After two years as a representative of OxyContin’s victims in the Purdue Pharma bankruptcy, I’m finally breaking my silence. I served as a co-chair of the Unsecured Creditors Committee inside the case, appointed by the DOJ. I was supposed to advocate for the people who were harmed by Purdue’s blockbuster opioid painkiller. Instead, I learned how profoundly broken the bankruptcy system is, and why we never should have hoped it would render the justice we deserved.
Most people imagine court the way it’s depicted in the movies. There’s a judge and a jury. The single bang of a gavel settles everything. Good wins and justice is done. Bankruptcy court is nothing like this. The process can stretch over agonizing years while creditors fight over the settlement. In September 2019, Purdue Pharma—the maker of OxyContin and a company controlled by the infamous billionaire Sackler family—filed for bankruptcy to protect itself from 2,600 lawsuits for its role in fueling the U.S. overdose crisis through the misbranding and reckless marketing of their flagship product, OxyContin.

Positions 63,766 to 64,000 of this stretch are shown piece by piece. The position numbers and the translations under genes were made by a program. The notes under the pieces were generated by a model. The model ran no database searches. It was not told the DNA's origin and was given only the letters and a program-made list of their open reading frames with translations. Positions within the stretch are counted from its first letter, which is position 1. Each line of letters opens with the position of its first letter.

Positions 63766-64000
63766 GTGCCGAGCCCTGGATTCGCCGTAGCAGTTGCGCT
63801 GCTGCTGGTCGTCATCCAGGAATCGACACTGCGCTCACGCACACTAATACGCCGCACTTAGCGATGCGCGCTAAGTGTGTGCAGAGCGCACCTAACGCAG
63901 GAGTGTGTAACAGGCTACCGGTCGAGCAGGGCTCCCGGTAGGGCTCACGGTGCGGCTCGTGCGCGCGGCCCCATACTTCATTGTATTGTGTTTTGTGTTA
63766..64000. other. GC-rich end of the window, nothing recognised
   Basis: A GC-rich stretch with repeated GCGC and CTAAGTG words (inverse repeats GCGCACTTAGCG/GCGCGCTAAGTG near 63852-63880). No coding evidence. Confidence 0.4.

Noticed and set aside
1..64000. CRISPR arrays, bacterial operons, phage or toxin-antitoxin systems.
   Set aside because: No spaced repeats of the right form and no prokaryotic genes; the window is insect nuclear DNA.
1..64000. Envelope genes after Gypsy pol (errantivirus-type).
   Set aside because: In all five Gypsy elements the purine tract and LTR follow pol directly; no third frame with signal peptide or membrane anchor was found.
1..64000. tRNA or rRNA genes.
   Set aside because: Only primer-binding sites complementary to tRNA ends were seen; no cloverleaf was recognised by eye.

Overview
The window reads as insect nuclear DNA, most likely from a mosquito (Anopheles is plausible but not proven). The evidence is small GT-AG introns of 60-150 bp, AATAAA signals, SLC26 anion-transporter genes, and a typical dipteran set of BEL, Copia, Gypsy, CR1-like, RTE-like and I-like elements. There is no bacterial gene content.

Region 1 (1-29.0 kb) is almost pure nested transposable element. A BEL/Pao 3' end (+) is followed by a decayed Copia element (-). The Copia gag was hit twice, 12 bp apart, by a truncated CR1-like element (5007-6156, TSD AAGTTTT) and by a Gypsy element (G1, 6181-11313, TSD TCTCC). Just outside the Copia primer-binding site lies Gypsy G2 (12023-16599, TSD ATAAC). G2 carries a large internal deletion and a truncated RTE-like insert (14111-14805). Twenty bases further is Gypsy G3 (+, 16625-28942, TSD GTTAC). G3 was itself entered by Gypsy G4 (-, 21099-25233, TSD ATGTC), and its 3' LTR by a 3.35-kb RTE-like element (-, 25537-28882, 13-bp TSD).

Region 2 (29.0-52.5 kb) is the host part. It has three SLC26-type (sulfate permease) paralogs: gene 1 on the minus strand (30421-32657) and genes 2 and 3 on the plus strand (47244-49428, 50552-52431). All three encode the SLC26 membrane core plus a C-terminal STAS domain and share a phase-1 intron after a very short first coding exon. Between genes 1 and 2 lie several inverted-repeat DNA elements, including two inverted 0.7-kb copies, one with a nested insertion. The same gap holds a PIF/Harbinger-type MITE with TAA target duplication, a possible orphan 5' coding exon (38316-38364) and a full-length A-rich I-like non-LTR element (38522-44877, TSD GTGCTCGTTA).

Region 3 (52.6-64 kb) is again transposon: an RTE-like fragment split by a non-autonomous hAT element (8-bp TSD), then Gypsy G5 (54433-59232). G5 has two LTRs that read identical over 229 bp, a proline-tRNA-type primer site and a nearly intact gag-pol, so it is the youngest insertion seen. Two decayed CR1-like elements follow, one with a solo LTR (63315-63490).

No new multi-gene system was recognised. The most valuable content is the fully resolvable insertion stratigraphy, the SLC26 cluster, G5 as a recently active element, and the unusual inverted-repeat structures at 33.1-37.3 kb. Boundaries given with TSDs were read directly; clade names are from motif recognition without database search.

Throughout the case, victims had to vie with the claims of major corporate interests—like insurance companies and hospitals—and even state governments. Victims weren’t taking on Purdue. We were set up to fight every other party with a claim to Purdue’s billions, most notably state attorneys general. We were the most deserving and the least protected in this fight. It should be no surprise that we got the short end of the stick, while billions of dollars went to state coffers already flush with unspent funds earmarked for addiction recovery services and programs. The Purdue bankruptcy was the only mechanism for victims to receive any sort of justice from a company that created so much death and destruction to actual people. The “prevention” services the states take claim for in the settlement is not the same as compensating for past harm and injuries to human beings…
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